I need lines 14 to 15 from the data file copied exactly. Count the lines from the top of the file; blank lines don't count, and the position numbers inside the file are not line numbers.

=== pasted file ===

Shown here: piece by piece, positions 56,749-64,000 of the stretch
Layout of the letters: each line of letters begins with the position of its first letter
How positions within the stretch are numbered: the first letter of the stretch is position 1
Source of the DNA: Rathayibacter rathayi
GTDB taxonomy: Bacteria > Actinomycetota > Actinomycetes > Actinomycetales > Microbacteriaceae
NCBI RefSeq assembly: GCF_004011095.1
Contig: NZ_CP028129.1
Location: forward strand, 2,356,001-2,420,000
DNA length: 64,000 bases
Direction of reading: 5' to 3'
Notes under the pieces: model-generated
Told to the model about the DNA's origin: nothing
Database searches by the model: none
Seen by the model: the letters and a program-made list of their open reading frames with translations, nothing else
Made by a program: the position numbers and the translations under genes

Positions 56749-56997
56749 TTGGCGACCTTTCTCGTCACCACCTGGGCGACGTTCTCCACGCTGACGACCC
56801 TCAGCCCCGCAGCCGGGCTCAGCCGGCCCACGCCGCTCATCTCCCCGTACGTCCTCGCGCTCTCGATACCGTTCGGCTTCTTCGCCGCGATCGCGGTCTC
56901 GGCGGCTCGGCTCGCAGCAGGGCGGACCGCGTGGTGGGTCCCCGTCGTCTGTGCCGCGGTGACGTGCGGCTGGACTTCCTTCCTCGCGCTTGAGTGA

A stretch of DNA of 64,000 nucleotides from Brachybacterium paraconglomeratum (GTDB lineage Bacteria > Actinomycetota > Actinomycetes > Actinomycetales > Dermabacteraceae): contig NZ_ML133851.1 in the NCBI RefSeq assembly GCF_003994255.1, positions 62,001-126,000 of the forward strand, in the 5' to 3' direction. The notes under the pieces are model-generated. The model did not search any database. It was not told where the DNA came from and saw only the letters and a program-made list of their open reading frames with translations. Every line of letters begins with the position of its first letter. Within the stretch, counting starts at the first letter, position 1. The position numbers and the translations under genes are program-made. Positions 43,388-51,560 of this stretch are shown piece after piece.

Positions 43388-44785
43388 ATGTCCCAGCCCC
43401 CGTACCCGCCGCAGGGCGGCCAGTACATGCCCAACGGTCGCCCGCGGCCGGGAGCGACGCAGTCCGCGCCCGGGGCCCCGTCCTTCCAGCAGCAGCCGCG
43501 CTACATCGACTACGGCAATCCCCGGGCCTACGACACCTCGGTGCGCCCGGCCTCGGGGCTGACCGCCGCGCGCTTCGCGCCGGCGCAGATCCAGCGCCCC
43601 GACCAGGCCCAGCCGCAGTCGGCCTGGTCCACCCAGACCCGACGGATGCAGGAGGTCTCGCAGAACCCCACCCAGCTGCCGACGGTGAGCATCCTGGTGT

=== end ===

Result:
Seen by the model: the letters and a program-made list of their open reading frames with translations, nothing else
Made by a program: the position numbers and the translations under genes